Multiple Crockett County staff members were featured in a book and video documentary on tnhistoryforkids.org.
Eric Mansfield, Keith Eason, John Reddick, W.D. Wade and Rob Achee were all featured in a book titled “Tennessee’s Education Force: Veterans Who Work in Public Schools”.
The author, “History Bill Carey”, is a veteran former high school teacher. He is the founder of TN History for Kids and was a U.S.Naval Flight Officer from 1987-1992. He wrote the book to honor veterans and educate students.
“When I was a teacher, it bothered me that none of the students, other teachers or administrators made note of it on Veterans Day,” said Carey.
“The goal of TN History for Kids’ ‘Tennessee Education Force’ program is to remind everyone that there are veterans working in public schools and with public school students. These veterans aren’t necessarily in charge, but that doesn’t make them less important. The fourth-grade teacher might have been in the marines. The culinary arts aide might have cooked in the Navy. The nurse in the clinic might have been a medic in the Army. The custodian might have served a tour in Vietnam. If we are going to acknowledge Veterans Day, we need to at least recognize these people. I hope that these stories of veterans inspire students to be better citizens.”
Eric Mansfield spent about a decade in the Army National Guard. “Everyone in my family, for generations, has served,” he explains. While in the service, his job involved technology that is probably not used anymore. “I was in the 230th Signal Battalion and operated the switchboard, like Radar did on [the TV show] MASH,” he explains. Today he is a maintenance supervisor for Crockett County Schools.
Keith Eason spent 27 years in the U.S. Air Force – 12 as an enlisted man and 15 as an officer. Since you have to have a college degree to become an officer, he mostly got his degree at night school. “I went to various night schools all over the world—from the Philippines to Texas,” he says. “It took me quite a while.” Eason’s specialty was in the area of communications, and he eventually rose to the rank of major. Today he is the technology director for Crockett County Schools.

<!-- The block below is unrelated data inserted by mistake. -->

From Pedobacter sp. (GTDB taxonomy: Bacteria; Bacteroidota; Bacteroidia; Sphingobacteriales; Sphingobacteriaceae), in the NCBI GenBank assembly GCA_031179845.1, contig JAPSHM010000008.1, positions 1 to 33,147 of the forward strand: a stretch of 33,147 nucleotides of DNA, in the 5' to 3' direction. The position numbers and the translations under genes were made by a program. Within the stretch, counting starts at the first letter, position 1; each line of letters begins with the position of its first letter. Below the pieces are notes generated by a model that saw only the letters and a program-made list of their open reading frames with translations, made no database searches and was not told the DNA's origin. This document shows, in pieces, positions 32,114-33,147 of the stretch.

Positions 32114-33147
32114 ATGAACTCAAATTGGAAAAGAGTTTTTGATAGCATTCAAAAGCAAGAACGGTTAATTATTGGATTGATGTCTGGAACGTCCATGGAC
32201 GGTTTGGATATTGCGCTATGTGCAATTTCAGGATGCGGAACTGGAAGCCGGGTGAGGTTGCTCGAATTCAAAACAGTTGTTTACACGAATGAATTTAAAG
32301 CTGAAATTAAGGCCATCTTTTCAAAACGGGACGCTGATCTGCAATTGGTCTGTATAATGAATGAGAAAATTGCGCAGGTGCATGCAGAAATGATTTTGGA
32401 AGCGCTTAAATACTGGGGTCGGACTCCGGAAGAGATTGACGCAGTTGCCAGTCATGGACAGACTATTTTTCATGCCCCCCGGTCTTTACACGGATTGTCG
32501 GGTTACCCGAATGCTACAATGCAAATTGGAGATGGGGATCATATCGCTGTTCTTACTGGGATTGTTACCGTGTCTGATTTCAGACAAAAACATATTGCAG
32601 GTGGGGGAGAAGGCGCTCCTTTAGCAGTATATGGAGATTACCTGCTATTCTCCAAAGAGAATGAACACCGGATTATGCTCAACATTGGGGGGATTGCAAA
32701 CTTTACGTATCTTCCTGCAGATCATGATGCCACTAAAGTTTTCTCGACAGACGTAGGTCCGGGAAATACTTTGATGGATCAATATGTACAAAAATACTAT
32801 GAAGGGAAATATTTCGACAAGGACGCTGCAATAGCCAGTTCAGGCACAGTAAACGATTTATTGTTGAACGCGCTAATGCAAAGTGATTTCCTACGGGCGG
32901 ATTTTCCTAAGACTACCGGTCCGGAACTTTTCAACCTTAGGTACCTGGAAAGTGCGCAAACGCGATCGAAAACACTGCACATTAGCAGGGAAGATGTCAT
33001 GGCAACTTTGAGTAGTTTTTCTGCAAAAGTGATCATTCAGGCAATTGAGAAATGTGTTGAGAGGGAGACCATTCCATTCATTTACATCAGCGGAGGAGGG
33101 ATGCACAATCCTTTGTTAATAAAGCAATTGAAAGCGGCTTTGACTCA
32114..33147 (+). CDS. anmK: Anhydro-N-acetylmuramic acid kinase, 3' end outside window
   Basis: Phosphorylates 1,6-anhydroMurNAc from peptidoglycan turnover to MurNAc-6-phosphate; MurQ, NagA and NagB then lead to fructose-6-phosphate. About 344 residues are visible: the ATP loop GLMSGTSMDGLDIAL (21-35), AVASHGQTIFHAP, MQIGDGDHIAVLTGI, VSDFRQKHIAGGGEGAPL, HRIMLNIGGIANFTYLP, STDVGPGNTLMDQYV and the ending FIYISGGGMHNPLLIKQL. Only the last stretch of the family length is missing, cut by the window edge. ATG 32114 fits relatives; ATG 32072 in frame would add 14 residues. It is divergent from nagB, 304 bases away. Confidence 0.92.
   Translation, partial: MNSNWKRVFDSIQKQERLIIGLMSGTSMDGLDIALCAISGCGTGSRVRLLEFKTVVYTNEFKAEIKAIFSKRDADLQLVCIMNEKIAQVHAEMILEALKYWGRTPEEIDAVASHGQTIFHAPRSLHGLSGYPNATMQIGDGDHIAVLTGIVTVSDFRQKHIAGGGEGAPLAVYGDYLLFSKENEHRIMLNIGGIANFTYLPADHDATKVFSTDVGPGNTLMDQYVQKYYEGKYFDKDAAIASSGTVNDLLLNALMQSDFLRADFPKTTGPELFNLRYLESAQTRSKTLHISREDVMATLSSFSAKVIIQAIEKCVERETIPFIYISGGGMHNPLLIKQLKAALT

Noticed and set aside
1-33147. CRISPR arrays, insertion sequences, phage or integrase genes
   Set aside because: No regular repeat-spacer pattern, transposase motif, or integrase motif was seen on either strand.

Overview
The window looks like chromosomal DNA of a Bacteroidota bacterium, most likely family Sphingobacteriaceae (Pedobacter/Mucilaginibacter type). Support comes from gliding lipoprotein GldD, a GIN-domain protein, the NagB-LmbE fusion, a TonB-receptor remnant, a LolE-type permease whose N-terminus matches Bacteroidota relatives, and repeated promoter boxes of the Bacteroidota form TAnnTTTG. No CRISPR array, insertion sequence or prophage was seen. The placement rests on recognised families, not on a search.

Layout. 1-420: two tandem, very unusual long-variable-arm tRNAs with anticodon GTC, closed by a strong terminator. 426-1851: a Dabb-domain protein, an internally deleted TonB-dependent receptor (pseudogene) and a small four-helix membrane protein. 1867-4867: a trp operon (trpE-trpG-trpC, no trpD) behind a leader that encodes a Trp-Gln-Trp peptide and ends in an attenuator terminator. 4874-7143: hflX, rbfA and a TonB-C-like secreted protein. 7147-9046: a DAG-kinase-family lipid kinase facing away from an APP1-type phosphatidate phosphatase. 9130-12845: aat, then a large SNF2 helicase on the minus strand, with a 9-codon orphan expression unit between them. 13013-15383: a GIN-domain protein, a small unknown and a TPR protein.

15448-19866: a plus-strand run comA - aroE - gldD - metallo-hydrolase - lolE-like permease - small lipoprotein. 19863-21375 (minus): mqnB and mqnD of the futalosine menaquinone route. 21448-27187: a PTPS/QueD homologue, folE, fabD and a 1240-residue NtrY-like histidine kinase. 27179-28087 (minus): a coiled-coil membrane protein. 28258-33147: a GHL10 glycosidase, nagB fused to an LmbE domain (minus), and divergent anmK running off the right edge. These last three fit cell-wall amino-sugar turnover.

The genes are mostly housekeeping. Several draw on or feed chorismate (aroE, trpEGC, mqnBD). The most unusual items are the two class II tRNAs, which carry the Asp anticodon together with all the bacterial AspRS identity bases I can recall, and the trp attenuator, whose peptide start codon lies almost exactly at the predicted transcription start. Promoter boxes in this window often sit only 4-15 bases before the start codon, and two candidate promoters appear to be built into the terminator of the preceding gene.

John Reddick was drafted in 1967 and sent to Vietnam. “I was a gunner in an artillery battery,” he says. “I saw lots of action. I would rather go to the war than have the war come to the U.S. for the safety of my family and your family as well.” Reddick remained in either the U.S. Army or the National Guard for 30 years, retiring in 2007. Today he is the SRO at Crockett County High School.
He doesn’t look it, but W.D. Wade is probably the oldest U.S. military veteran working in a Tennessee public school. Mr. Wade is 91 years old, was drafted into the U.S. Army in 1952, and spent about two years as a gunner on a 75 mm “recoilless” rifle, one of the most common weapons associated with the Korean War. Today he is a custodian at Crockett County High School.
Rob Achee remembers the year he enlisted in the Navy. “My wife had twins in December and I shipped out in March,” he says. He spent four years in the Navy, most of it as a sailor on the USS Emory Land, delivered supplies, mail and people to submarines and fixed submarine equipment when it broke down. Achee worked in the ship’s print shop. “We printed the plan of the day, duty rosters, change of command—that sort of thing,” he says. Today he is the custodian at Crockett County High School.
In addition to these featured veterans, Sgt. Riddick participated in a video zoom sharing his military experience. The video is accessible to everyone here.